Varicose veins are twisted, enlarged, and painful veins that fill with blood. They usually develop in the legs and are raised above the surface of the skin. They aren’t life-threatening but can cause discomfort.
Traditionally, a surgery known as "vein stripping" was performed to remove varicose veins. This procedure involves making small incisions and physically pulling the veins out of the body. However, more recent technologies have been developed to remove varicose veins using minimal or noninvasive procedures. A noninvasive procedure is nonsurgical and doesn’t involve tools or equipment that cut the skin or physically enter the body. Minimally invasive procedures are performed by making tiny incisions in the skin.
There are several different minimal or noninvasive procedures available for treating varicose veins. These include:
The goal of sclerotherapy is to destroy varicose veins by injecting them with a solution called a sclerosant. The sclerosant scars the vein and causes it to collapse, forcing blood to reroute to healthier veins. Your body eventually destroys the veins, and they disappear over time. The sclerosant solution used is known as sodium tetradecyl sulfate. This type of procedure is typically used to treat small varicose veins located close to the surface of the skin called "spider veins" and to improve the appearance of the leg.
A procedure called foam sclerotherapy involves turning the sclerosant into a foam before injecting it into the vein. This process is used for larger veins because foam can cover a larger surface area than liquid.
In this procedure, radio waves, also called radiofrequency energy, are transmitted through the vein wall. Your doctor will numb the vein, use an ultrasound to see inside the leg, and then pass a wire catheter along the vein to apply radiofrequency energy along its wall. Typically, this catheter will run from the knee to the groin.
The vein wall will heat up, thicken, and contract, and eventually be reabsorbed by the body and disappear. It may take a few weeks or months to see the full results of this procedure.
Endovenous Laser Ablation
Laser ablation is similar to radiofrequency ablation, except it uses laser energy rather than radiofrequency energy. Laser fiber is inserted into the catheter, moved to the necessary location, and laser energy causes the vessel to close by heat. The vein will eventually shrink and be reabsorbed by your body over time. Radiofrequency and laser therapy are often used to treat the deeper veins of the leg.
Not all varicose veins require treatment from a doctor. On your own, you may want to try these simple things to treat them:
- weight loss
- elevating your legs while sitting
- wearing compression stockings
Noninvasive treatment may be recommended by a doctor if:
- self-care treatment isn’t successful
- the appearance of your leg is causing you distress
- you experience any pain or cramping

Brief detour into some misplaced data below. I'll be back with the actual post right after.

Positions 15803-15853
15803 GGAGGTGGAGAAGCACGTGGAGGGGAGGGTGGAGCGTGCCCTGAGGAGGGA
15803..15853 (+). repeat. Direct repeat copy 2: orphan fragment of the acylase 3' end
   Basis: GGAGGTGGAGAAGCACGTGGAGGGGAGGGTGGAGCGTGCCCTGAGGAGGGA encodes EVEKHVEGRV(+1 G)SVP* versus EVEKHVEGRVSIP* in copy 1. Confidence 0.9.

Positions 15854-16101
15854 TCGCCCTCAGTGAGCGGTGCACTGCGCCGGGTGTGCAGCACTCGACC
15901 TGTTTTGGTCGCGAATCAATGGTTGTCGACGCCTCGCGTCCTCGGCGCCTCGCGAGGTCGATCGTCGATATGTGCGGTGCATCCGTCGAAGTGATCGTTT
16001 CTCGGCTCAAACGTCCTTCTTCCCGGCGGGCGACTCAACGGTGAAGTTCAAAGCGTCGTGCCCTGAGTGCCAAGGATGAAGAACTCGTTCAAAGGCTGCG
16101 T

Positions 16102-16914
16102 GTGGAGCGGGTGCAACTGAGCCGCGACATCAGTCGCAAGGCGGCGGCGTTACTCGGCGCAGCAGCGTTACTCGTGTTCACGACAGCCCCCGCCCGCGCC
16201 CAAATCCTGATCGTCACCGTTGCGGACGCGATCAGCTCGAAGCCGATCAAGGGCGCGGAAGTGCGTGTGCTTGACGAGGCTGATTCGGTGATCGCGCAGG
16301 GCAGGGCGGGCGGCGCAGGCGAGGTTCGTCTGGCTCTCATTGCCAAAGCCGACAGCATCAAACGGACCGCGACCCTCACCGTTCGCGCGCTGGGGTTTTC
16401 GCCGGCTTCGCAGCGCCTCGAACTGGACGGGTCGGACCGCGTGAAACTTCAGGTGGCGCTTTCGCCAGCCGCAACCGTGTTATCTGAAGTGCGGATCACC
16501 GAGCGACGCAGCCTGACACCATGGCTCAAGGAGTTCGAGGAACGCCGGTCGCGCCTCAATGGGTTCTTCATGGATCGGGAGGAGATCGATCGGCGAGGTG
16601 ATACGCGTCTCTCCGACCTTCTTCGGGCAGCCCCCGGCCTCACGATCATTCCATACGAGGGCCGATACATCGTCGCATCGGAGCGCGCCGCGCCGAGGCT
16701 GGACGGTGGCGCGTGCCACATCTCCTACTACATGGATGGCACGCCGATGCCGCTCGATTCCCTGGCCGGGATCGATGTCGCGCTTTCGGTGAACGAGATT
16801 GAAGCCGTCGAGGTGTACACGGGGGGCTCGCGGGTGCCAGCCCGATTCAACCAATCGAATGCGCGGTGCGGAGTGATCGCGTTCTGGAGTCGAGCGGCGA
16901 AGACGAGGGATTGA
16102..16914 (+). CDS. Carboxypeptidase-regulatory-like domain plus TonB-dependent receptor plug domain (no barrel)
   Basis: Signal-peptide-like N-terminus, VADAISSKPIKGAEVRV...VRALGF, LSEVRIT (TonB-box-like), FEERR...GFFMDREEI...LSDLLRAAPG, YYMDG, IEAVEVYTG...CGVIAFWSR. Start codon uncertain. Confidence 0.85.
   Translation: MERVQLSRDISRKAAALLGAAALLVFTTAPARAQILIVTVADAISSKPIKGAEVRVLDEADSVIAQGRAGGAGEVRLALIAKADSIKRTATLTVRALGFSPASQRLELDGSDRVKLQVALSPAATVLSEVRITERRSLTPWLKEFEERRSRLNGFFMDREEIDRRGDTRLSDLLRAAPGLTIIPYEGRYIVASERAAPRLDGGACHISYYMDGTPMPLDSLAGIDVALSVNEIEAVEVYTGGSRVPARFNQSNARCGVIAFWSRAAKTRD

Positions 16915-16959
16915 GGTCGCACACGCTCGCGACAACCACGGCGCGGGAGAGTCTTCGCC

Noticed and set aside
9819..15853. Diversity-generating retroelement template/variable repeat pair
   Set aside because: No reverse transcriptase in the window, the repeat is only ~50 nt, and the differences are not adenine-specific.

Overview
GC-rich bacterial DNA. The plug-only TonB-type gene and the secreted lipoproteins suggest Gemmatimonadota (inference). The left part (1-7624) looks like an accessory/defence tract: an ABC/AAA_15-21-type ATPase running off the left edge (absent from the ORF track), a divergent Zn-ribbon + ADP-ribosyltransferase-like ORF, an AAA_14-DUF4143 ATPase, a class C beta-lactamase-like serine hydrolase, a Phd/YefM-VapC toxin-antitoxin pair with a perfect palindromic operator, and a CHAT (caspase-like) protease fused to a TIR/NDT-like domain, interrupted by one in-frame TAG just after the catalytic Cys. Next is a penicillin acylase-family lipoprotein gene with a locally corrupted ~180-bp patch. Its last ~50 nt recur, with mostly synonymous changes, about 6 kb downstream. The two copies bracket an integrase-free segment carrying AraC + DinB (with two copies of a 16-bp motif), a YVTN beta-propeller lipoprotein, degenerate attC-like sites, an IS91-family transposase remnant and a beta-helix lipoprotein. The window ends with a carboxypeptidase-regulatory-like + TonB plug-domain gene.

- blood clots form frequently
- phlebitis occurs
- ulcers or sores form
- the fatty tissue under your skin hardens due to blood pressure from the vein, which is called lipodermatosclerosis
Noninvasive treatment for varicose veins is typically performed in a doctor’s office using local anesthetic.
Before the Procedure
Be sure to tell your doctor if you’re pregnant, have any allergies, or are taking any medications, including any herbal supplements. Your doctor may ask you to stop taking aspirin, blood thinners, or any other medications that make it hard for the blood to clot a few days before the procedure.
During the Procedure
You’ll be awake during the entire procedure. Your doctor will use ultrasound to visualize the vein, and your leg will be cleaned and numbed with a local anesthetic. You may feel slight pressure when the catheter is inserted or minor stinging if a sclerosant solution is injected into the vein. If lasers are used, you’ll be required to wear protective glasses during the procedure. The closure of the vein, whether with radiofrequency or laser, shouldn’t be painful.
After the Procedure
Your legs may be wrapped with bandages to control swelling and bleeding. These bandages may need to be worn for several days. You should plan on having a friend or relative drive you home after the procedure, and you may be advised to avoid strenuous exercise for a week or two after. Acetaminophen, such as Tylenol, may be recommended for any discomfort, but you should avoid any pain relievers that may disrupt blood clotting, such as aspirin or ibuprofen.
Additionally, your doctor may have you avoid hot baths or whirlpools following the procedure. Cool showers or sponge baths with mild soap and lukewarm water are recommended.
The noninvasive treatments are generally very safe, however as with all medical procedures, there are some risks. All of the procedures carry a risk of:
- allergic reaction to the anesthesia
The risks of sclerotherapy may include:
- blood clots
- air bubbles
- small skin sores
- mild inflammation or swelling
- leaking of the solution into the surrounding tissues
Radiofrequency and Laser Ablation
The risks of radiofrequency and laser ablation include:
- damage to the vessel
- blood clots
- hematoma, or a collection of blood outside the blood vessels
- skin burns
- a sensation of tingling or prickling on the skin
- nerve injury
Typically, you can resume normal activities within a day or two after receiving treatment. You’ll need to wear compression stockings during the day for a week following treatment.
In general, noninvasive procedures are very successful and their risk of complications is low. Typically, these procedures improve the appearance of the skin on the legs or other areas. In most cases, there are no signs of scarring or bruising, but there’s a small risk that the varicose veins will return. Wearing compression stockings can reduce the risk of the varicose veins returning.
Medically Reviewed by: George Krucik, MD MBA
Published By: Healthline Networks, Inc.